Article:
Many forms of dizziness come on all of a sudden, making us extremely uncomfortable for minutes, hours, or even days — and then leave. Sometimes these attacks recur, but other times they don't. For others, dizziness doesn't come in spurts, but instead is a constant: something that needs to be managed every minute of every day. It is rare, frankly, for any clear cause of this dizziness to be found, in which case someone may be diagnosed with chronic subjective dizziness. First, though, other potential causes should be ruled out.
Mal de Debarquement Syndrome
Mal de debarquement, which means "sickness of disembarkment," was originally described by sailors who, after having come ashore, still felt as if they were aboard a rocking ship. This sensation is actually still quite common even in healthy people who step off a boat or plane. Some people, though, develop a sense of rocking that goes on for months or even years. The sensation has been described as walking in an earthquake, with the ground undulating like a suspension bridge.
Symptoms can begin immediately after leaving a vehicle or can come on up to a couple of days afterwards. Interestingly, people with mal de debarquement feel better when they are back in motion. For example, someone who felt the symptoms after leaving a ship might feel better if they were to get back on the ocean again. The rocking sensation is often made worse by viewing something that is visually complex or in motion. Walking down grocery aisles, for example, tends to be very uncomfortable.
There are no neurological abnormalities detectable by special testing of people with mal de debarquement. Still, some people will order vestibular function testing to ensure no other problems are responsible for the symptoms.
Mal de debarquement is associated with other disorders linked to motion sickness, such as anxiety and migraine. Hormonal changes may increase the risk of this chronic rocking sensation.
The disorder usually goes away on its own. No well-studied treatment exists, but anecdotally there may be some benefit to clonazepam or selective serotonin reuptake inhibitors (SSRIs). Drugs that are usually given to help vertigo and nausea, such as meclizine, scopolamine and promethazine, are less helpful.
The vestibular system is normally responsible for controlling our balance and posture by relaying information about how our body is moving in space. Information about head position is translated into electronic signals that automatically control reflexes in our eyes and spine.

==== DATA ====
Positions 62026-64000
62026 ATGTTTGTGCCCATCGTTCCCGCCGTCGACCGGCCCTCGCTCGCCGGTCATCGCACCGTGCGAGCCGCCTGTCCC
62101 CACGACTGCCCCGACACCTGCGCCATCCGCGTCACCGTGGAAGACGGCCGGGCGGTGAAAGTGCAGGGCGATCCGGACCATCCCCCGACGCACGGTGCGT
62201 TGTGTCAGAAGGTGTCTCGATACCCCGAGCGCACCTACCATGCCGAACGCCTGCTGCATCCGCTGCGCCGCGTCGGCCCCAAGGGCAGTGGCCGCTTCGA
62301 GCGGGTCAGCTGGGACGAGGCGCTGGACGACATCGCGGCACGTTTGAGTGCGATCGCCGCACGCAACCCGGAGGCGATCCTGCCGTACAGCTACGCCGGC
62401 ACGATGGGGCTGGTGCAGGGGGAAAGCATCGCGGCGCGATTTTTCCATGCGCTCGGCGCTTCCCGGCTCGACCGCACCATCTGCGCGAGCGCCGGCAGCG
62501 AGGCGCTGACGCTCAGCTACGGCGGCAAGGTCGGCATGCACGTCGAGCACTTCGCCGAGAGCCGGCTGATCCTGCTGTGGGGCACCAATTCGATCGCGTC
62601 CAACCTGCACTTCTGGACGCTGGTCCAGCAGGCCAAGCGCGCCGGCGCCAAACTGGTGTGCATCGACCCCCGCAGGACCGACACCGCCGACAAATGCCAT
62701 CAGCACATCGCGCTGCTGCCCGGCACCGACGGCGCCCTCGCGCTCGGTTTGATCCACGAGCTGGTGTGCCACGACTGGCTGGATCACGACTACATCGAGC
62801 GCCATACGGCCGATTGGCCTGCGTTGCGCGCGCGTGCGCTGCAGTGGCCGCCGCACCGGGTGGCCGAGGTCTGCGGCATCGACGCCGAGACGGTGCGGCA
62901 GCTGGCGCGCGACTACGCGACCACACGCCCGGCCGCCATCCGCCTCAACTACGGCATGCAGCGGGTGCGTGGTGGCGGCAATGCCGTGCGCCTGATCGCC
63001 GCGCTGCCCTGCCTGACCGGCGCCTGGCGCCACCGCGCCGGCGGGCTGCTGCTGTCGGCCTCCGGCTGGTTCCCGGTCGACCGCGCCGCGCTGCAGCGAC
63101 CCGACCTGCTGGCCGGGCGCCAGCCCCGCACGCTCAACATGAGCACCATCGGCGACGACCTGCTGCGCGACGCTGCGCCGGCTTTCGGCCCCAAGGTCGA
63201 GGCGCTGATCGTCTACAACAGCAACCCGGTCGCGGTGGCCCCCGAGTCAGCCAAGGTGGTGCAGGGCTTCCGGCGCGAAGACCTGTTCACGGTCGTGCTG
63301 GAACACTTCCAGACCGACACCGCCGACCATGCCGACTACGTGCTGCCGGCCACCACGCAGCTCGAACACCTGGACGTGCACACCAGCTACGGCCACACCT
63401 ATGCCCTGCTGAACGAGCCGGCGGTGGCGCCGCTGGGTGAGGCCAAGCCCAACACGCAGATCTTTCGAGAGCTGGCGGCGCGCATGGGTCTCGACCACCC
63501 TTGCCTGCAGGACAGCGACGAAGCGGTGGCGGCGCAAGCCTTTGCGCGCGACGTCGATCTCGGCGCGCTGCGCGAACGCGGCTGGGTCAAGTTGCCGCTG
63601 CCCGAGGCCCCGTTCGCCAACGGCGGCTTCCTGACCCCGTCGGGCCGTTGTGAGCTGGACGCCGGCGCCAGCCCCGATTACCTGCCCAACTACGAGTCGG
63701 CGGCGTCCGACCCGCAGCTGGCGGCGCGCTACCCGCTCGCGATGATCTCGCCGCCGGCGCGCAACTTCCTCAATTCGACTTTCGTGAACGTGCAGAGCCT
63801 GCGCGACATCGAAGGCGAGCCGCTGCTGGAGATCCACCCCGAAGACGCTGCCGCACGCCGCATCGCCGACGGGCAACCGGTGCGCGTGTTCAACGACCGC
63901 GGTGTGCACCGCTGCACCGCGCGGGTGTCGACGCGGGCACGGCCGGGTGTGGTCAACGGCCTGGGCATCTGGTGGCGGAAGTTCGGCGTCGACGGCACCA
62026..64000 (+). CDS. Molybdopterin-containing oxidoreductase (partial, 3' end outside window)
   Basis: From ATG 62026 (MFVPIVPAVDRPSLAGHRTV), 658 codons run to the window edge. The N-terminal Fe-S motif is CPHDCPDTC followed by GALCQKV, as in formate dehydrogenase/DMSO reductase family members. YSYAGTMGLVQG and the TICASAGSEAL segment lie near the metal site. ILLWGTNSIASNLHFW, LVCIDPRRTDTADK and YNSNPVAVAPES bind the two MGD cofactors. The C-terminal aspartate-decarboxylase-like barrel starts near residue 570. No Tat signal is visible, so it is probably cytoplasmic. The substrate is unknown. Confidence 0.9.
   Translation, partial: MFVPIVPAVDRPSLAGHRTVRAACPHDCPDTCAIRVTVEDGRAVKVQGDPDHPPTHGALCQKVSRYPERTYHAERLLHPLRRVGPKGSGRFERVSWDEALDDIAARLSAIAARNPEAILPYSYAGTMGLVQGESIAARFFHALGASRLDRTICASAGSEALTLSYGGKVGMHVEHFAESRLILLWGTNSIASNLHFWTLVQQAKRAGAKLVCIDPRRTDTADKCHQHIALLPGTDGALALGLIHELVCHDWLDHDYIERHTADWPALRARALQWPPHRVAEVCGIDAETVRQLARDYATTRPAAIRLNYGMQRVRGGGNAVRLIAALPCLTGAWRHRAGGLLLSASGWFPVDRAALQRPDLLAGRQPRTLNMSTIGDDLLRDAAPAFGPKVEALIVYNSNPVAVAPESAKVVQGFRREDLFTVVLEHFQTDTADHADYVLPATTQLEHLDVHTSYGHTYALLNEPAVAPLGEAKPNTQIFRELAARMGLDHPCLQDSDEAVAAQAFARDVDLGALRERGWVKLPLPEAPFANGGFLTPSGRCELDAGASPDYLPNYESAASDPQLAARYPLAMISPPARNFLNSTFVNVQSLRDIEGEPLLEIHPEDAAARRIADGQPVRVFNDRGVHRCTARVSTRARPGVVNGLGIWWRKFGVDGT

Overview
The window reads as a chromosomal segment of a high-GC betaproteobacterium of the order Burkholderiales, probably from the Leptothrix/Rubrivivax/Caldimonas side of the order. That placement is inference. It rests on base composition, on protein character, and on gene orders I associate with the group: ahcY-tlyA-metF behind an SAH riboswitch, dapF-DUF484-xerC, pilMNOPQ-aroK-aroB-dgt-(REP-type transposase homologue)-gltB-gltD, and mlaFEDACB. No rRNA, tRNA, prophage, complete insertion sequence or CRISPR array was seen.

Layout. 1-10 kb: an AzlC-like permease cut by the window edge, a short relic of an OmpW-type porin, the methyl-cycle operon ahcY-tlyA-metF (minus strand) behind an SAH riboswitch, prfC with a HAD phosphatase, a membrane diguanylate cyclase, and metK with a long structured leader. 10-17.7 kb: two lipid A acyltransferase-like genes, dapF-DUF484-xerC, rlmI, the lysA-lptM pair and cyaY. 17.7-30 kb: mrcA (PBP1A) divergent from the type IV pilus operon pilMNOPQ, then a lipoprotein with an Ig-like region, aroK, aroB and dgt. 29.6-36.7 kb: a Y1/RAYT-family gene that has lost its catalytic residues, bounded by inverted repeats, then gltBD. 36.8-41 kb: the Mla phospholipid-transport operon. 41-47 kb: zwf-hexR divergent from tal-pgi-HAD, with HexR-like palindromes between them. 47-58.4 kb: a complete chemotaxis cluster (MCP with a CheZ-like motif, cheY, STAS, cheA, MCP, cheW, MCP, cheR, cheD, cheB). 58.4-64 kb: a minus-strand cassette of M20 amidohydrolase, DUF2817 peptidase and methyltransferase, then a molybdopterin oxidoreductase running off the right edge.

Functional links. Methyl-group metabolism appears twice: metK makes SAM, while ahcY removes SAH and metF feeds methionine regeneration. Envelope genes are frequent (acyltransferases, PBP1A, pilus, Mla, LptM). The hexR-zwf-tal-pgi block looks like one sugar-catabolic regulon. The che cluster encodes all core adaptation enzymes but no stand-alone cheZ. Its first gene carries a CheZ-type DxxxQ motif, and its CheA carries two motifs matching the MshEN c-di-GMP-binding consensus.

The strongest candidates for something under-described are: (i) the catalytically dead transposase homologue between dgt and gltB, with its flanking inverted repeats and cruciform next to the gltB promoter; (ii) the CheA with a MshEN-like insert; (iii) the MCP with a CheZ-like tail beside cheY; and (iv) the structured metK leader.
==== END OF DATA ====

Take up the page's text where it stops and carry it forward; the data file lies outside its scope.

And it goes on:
Signals to our brain about balance and position come from the inner ears at both sides of our head, traveling along the vestibular nerve to the brainstem. If one inner ear is damaged, it can result in an uncomfortable sense of vertigo, but the body can generally learn to compensate.
However, if both inner ears are damaged, profound instability can result. Symptoms include imbalance that is worse in the dark or on uneven surfaces, when other senses cannot compensate for the loss of vestibular input.
Such bilateral injury to the inner ears can result from medications like aminoglycosides, meningitis or encephalitis — or in severe Meniere disease. Two tenetic disorders also cause vestibular dysfunction. These are the deafness, neurosensory, autosomal recessive genes 9 and 11, both of which are uncommon.
A more common term for vestibular schwannoma is acoustic neuroma, but the latter term is misleading, since the abnormal growth affects the vestibular, not the auditory, part of the vestibulocochlear nerve — and more commonly is an abnormal growth of the Schwann cells that surround the nerve than the nerve itself. The tumor is rare, only arising in about 1 to 2 per 100,000 people every year, making them a very rare cause of dizziness.
A vestibular schwannoma can cause problems with walking, a feeling of the ground moving, and true rotational vertigo. Hearing loss or ringing in the ears (tinnitus) is also a common complaint in those with this tumor. The tumor grows very slowly and is very rarely life threatening.
Other tumors like a meningioma or lipoma near the vesitublocochlear nerve could mimic a vestibular schwannoma, but even so, the likelihood of a tumor in this location's being the cause of dizziness is very rare. One estimated the chances as being about one in 638. The use of magnetic resonance imaging to find these tumors may be an unnecessary expense, unless there is some other reason to be concerned.
Newman-Toker, DE, Symptoms and Signs of Neuro-otologic Disorders, Continuum Lifelong Learning Neurol 2012;18(5):1016–1040.